Did you ever notice how little winter weather affects people during the holiday season? Cloudy days? Snow? Great! Bring it on-- just like a Currier and Ives poster. Cold, wet, white-washed weather at this time is received enthusiastically. Its a perfect backdrop for the colorful lights, crowds of smiling people frantically scurrying about in search of places to spend money while humming cheerful tunes.
Yet, each year a curious phenomenon occurs almost as soon as the holiday music stops. Winter weather seems to have an adverse effect (except if you are a skier). Pierced by the icy chill of winter, the tempo of life slows down to a screeching halt. A somber mood covers the world as a blanket of snow for many people. They feel trapped at home, irritable and depressed. In fact, many individuals experience an emotional lull at this time, often referred to as "cabin fever." The next three months frequently become planned boredom; a drudgery; an endless wait for change, like driving through the Queens Midtown Tunnel about 5 p.m.
In recent years, a mutant form of cabin fever has emerged and come to be known as, "Seasonal Affective Disorder" (S.A.D.). Like cabin fever, sufferers report intense boredom, lethargy, depression, irritability and restricted activities. Furthermore, loss of concentration, sleep, and over-eating are frequently cited symptoms. However, unlike traditional cabin fever, S.A.D. is believed to occur as a function of a specific entity: The absence (or reduction) of light. It is not surprising that a predominantly large number of cases are reported in major cities, such as New York, due not only to poor weather but tall buildings which block access to that already scarce entity. S.A.D. is portable-- you can take your misery with you--on the job, in public places, or at home. After all, winter, with its attendant darkness seems to be the culprit.
It is noteworthy that people who suffer with these symptoms do so year after year at approximately the same time; knowing such time is drawing near seems to have little to no mitigating effect. Surprised? You shouldn't be. The mere anticipation of the "mean season" can trigger these symptoms. S.A.D. can be anchored as skillfully as any other state of consciousness! So what can be done to counteract Seasonal Affective Disorder? It stands to reason that if this state of conscious- ness is triggered by a prolonged absence of light, providing such light should improve matters. It is in this spirit that research has been conducted at Columbia University.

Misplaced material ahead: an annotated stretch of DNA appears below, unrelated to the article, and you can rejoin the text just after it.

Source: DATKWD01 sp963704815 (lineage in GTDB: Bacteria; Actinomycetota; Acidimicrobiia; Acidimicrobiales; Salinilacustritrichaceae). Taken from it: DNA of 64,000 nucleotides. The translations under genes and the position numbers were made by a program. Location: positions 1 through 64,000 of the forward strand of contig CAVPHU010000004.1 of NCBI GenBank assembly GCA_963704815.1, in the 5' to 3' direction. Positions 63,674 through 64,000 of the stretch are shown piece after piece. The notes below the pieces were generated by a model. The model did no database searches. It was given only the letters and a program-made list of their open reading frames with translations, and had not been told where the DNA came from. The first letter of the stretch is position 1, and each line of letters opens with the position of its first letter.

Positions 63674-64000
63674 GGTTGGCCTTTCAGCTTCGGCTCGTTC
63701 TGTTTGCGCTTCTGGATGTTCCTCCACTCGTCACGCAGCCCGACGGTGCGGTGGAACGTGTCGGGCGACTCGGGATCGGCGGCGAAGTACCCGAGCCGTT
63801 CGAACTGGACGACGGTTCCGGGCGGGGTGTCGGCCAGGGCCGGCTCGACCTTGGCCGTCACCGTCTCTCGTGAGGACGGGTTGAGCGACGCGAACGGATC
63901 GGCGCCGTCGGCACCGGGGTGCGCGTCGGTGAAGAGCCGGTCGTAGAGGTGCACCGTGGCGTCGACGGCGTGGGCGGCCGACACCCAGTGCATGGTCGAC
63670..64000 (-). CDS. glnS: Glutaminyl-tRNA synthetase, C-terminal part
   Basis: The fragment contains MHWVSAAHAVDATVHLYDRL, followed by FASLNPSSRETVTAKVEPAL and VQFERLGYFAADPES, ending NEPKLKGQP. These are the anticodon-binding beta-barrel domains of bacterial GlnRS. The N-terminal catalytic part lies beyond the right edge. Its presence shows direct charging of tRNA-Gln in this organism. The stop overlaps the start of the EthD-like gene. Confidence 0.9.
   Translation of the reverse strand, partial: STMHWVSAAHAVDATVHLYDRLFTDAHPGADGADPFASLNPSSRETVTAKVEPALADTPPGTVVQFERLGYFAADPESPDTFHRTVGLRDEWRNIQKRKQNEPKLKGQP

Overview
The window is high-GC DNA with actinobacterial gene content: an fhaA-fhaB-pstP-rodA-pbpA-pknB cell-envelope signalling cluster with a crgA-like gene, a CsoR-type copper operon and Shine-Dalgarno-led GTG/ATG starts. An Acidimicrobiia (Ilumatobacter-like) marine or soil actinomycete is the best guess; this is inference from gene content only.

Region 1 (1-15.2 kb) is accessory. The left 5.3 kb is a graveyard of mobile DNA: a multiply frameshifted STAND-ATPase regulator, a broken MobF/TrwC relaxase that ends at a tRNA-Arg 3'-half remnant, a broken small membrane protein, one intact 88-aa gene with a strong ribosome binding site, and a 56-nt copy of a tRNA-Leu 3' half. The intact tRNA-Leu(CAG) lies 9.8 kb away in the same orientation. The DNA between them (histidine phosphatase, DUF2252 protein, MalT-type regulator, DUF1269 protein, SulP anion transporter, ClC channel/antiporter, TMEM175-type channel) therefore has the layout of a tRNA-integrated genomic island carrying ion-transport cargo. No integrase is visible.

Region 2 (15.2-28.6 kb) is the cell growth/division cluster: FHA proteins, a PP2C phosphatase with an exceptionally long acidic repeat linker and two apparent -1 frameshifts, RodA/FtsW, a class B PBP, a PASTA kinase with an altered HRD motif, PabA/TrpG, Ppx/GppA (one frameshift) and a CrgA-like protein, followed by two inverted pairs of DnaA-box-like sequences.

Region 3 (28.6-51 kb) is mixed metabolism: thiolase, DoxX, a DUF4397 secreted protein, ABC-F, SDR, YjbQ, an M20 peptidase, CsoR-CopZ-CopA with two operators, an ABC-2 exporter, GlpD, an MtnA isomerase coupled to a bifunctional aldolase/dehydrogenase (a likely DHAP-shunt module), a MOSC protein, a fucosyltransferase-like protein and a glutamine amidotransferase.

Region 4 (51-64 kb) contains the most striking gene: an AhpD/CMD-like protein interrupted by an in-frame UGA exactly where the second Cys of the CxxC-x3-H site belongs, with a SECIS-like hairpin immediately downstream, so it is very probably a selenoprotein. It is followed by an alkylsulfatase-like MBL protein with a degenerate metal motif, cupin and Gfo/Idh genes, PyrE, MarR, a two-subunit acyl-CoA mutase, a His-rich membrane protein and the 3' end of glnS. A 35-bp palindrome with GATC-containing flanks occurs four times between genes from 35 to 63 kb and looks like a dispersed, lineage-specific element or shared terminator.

"Light therapy" was spawned with two types of lighting fixtures: A large, table light that resembles a small monolith, and a light 'ionization' device, which, through a transfer of particles, simulates sunlight. Although they are available to the public, their cost (several hundred dollars) makes them useful to only the most financially comfortable sufferers of S.A.D. But what are the rest of you to do? Is grey, winter weather keeping you in the dark? Don't wilt just yet. You need to re-anchor this season; to find your way in the dark in order to see the light. And, of course, there is more than one way to accomplish this.

  1. Get more of WATTS good . Replace your lamp bulbs with high-powered 150-250 watt bulbs. When you feel yourself turn off; turn them on.
  2. Tune into a brighter outlook. Light is not the only anchor in the sea of emotions. Sound can be a trigger, too. Select CD's, tapes or albums (remember those?) containing music that is associated with pleasurable events. Play them throughout the day while the lights shine brightly.
  3. Take yourself on a pleasure trip...at home. In your well-lit environment, filled with enjoyable sounds, relax in a comfortable chair, breathe deeply a few times, inhaling from your diaphragm-- not your upper chest--and then slowly exhaling. Create a pleasure trip of your choice. Be sure can see, hear and feel in this fantasy. And step into it, so you no longer see yourself, but rather, "are there."

Mobilize . Make a list of tasks and activities that you wish to accomplish this winter. Perhaps you considered painting one or more rooms? Redecorating? Enrolling in a specialty course? Visiting friends and relatives? Then work through your list...until you see daylight."